Letter to Theo van Gogh, 12 November 1881 [181/157], Amsterdam, Van Gogh Museum (Vincent van Gogh Foundation)
In love: Vincent van Gogh's first true love
The ‘true’ artist. Van Gogh as well, is presented as a tormented soul who, utterly alone, strikes out on his own path in the face of uncomprehending opposition, and is also unhappy in love. This intrigues readers, because it makes the artist so recognisable.1 The legends woven around Van Gogh's love life have been given growing prominence in a series of biographies in which fiction vies with fact. Particular stress is placed on Van Gogh's first, youthful love, the theory being that he was so devastated when he was turned down by the one he worshipped that it stamped an indelible mark on the rest of his life.
All the biographers base this view of events on a single story, one told by Johanna van Gogh-Bonger, the widow of Vincent's brother Theo. In 1914 she was responsible for the first edition of Vincent's letters to Theo, and in the opening ‘Memoir’ she gave an account of Vincent's life that has been reprinted in all subsequent editions of the correspondence. In it she said that Vincent had spent the happiest year of his life in London. He had been working at the Goupil gallery there since June, and for a year from August 1875 he lodged with Mrs Ursula Loyer, a widow aged over 50 who ran a day school for young children together with her 19-year-old daughter, Eugénie.2 Vincent fell in love with the girl, but discovered she was secretly engaged. That, according to Jo van Gogh-Bonger, was the cause of Vincent's first great sorrow. He was crushed when Eugénie refused to break off her engagement (‘he was thin, silent and dejected - a different being,’ in the words of Jo van Gogh-Bonger).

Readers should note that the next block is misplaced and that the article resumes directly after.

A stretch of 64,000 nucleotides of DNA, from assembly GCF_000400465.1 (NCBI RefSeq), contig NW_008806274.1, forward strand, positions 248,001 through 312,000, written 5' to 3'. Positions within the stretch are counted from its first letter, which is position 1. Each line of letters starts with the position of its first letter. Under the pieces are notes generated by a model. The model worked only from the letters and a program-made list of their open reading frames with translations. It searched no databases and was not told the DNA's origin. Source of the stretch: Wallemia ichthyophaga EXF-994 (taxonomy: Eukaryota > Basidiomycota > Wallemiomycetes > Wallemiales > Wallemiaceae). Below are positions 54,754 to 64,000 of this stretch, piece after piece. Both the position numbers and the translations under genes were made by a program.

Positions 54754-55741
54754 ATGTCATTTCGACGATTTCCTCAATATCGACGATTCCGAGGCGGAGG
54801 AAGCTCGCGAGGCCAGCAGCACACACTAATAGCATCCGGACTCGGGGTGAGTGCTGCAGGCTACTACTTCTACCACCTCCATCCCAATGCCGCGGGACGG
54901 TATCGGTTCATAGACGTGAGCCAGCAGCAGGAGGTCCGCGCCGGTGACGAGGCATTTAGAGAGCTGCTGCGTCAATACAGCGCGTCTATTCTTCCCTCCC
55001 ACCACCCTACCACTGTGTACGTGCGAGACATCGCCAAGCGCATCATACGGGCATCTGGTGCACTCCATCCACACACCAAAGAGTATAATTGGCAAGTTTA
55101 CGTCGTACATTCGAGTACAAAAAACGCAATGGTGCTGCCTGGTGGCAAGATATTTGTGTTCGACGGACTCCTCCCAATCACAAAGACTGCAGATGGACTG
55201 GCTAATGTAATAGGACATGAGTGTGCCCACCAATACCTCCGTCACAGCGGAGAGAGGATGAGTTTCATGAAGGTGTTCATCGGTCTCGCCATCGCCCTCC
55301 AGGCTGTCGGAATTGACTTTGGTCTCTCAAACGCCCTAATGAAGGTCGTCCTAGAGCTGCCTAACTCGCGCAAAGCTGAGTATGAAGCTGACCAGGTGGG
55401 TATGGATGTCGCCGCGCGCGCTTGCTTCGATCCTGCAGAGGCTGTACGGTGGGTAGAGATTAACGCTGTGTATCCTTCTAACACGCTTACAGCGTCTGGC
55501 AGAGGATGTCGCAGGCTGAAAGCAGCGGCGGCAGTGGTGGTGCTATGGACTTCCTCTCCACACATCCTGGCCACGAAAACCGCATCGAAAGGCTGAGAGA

In all the early biographies that appeared after 1914, the serious as well as the romanticised, this disillusionment became the cornerstone of a new theory. The fact that Van Gogh had been rebuffed by the one he loved led him to pursue a ‘deliberately painful life.’ The effect on his character and inner life was appalling. Depression set in. Vincent agonised over everything, turned in on himself and avoided the company of others. He became a loner, a solitary and a fanatically pious zealot. His view of art also changed, became more melancholy.3 One commentator even reconstructed Van Gogh's train of thought: the girl couldn't help the fact that she was already engaged, he couldn't blame her for anything. On the contrary, he was grateful to her for coming into his life at a crucial moment. What he now had to do was change, become a better person.4